|astrological houses: 12-part division of the heavens centred on the celestial pole, also called 'houses of heaven', see article on the astrolabe.
|astrological instrument: an instrument whose primary use was for astrological purposes, such as casting horoscopes, rather than for observational astronomy.
|astronomical clock: a clock incorporating astronomical instruments such as an astrolabe or armillary sphere.
|astronomical compendium: several instruments compiled into one device, see article on the astronomical compendium.
|astronomical ring dial: a portable astronomical instrument comprising three circles, one to be aligned with the equator, one with the meridian and the third to indicate right ascension and declination. It can be used for astronomical measurement or for telling the time.
|azimuth: the arc of the horizon between the meridian and the great circle passing through the zenith and an observed body.
|azimuth dial: sundial depending on measurement of horizontal angles, see article on the sundial.
|Babylonian hours: system of hour reckoning, see article on time and date.
|baseline: measured distance between two positions used as the observing stations for a triangulation survey; angles measured from this line serve to locate the other points in the survey.
|Butterfield dial: type of sundial adjustable for latitude, whose gnomon incorporates a latitude pointer often in the form of a bird. This dial type is associated with the 17th-century Paris-based English maker Michael Butterfield.
|calendar: system of reckoning dates, see article on time and date.
|calendar-zodiac scale: scales relating the sun's position in the zodiac to the date.
|caliper: instrument used to take dimensions. One type has two curved legs whose endpoints are used to determine the diameters of spheres.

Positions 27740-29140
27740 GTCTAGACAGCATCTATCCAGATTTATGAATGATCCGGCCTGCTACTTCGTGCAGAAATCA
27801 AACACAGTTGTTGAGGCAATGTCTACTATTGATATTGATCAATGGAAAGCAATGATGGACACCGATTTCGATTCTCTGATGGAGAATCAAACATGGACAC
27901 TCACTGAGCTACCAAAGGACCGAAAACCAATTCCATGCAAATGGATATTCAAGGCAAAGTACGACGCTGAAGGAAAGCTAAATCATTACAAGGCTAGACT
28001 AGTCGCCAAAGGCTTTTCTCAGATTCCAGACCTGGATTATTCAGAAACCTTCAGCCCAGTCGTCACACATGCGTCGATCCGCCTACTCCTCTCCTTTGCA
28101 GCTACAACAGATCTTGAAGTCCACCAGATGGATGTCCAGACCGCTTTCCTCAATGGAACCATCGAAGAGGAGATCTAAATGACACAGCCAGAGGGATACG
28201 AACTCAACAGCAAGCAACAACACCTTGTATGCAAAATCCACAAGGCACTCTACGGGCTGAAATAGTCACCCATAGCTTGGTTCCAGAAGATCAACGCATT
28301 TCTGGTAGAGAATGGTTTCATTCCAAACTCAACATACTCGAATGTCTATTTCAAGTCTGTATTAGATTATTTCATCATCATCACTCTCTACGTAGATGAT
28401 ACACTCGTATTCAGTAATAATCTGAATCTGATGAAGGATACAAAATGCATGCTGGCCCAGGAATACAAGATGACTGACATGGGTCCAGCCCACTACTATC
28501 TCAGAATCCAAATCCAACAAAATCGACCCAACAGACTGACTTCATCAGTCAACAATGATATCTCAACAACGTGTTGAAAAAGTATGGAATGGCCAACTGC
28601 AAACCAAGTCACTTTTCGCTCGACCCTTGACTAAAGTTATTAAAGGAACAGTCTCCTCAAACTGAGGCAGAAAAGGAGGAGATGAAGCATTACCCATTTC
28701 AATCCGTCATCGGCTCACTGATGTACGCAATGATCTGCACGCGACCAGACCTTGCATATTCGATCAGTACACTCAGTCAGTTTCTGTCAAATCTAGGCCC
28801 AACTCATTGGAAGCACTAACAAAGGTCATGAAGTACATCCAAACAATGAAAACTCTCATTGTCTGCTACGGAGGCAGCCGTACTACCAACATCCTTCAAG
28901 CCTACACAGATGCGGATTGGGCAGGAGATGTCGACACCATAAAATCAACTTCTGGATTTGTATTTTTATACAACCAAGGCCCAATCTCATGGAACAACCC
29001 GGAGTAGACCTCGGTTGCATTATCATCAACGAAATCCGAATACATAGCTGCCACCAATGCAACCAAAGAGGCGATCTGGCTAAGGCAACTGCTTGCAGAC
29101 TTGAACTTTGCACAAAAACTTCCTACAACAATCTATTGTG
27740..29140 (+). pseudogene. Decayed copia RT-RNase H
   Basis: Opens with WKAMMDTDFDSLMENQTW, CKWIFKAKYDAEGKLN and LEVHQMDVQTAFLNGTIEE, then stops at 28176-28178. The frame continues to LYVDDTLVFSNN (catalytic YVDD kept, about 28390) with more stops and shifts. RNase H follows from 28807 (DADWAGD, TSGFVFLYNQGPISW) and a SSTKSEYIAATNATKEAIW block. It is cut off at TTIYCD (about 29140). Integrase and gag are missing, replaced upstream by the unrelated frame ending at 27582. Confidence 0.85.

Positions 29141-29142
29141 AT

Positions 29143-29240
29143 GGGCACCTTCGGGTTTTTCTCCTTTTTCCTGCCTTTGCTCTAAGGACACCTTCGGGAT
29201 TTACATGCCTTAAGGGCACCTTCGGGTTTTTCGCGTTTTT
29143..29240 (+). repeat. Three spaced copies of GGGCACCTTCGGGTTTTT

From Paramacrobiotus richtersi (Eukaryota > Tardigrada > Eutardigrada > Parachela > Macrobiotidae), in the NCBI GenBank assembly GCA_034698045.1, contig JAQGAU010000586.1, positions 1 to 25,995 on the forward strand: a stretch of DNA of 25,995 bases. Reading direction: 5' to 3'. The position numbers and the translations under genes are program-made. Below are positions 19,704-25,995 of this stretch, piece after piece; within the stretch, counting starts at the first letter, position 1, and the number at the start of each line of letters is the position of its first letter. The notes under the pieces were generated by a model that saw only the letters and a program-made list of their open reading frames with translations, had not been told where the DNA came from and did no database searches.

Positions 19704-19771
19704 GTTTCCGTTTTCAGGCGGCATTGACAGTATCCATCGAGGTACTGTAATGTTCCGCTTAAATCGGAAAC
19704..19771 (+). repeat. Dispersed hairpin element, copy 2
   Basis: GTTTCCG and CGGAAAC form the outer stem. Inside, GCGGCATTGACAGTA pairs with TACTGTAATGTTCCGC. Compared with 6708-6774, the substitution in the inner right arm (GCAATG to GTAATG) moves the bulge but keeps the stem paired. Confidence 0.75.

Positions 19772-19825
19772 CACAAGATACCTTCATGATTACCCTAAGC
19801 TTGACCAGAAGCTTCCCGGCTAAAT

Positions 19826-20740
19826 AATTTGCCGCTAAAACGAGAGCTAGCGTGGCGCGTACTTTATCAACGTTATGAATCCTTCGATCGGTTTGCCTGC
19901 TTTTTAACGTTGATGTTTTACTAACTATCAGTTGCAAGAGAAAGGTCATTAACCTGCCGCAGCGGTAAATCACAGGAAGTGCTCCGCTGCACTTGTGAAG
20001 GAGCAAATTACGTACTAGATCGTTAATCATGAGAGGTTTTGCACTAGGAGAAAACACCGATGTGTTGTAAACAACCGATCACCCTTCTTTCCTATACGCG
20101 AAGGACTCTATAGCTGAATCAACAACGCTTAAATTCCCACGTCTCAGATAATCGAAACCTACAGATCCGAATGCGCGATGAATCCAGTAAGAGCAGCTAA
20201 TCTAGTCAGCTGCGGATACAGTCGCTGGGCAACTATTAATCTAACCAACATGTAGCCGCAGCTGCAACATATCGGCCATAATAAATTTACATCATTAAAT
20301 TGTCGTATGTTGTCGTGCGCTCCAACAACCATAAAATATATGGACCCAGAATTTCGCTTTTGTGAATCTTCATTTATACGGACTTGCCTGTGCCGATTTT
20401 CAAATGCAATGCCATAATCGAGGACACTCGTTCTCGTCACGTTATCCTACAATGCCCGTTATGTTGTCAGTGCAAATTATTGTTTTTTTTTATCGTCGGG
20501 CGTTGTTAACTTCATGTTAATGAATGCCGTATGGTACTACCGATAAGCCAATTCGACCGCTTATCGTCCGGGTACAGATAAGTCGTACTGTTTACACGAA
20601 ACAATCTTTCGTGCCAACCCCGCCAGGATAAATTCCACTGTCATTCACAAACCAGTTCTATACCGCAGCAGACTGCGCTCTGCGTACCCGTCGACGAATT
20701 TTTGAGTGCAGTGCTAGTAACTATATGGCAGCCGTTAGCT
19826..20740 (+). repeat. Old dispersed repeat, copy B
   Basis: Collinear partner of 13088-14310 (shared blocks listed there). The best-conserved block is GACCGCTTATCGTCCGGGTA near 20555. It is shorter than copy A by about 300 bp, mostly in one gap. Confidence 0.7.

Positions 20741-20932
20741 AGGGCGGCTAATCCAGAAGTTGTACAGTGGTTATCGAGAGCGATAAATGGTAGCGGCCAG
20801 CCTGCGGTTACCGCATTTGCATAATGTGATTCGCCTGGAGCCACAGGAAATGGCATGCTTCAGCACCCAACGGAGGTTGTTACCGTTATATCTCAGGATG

|Cardan suspension: universal mounting attributed to the 16th-century Italian philosopher and physician Girolamo Cardano which, by means of gimbals, allows the supported part to remain horizontal irrespective of the orientation of the rest of the instrument.
|cardinal points: the main directions on the mariner's compass, north, south, east and west.
|carpenter's rule: measuring ruler carrying one or more scales for calculating the volume of timber or the surface area of board or planking.
|celestial globe: globe marked with the positions of the stars.
|celestial planisphere: map of the heavens, produced by geometrical projection of a sphere on to a flat surface. A common example of the use of a form of planisphere is the rete of an astrolabe.
|celestial poles: diametrically opposite points of the celestial sphere about which the heavens are observed to rotate once a day.
|celestial sphere: sphere in the heavens on which the celestial motions are considered to be moving for the purpose of positional measurements from earth. It is far enough away for the earth's size to be negligible in relation to the distance of the stars, so that all observers can be considered to be at the centre of the celestial sphere.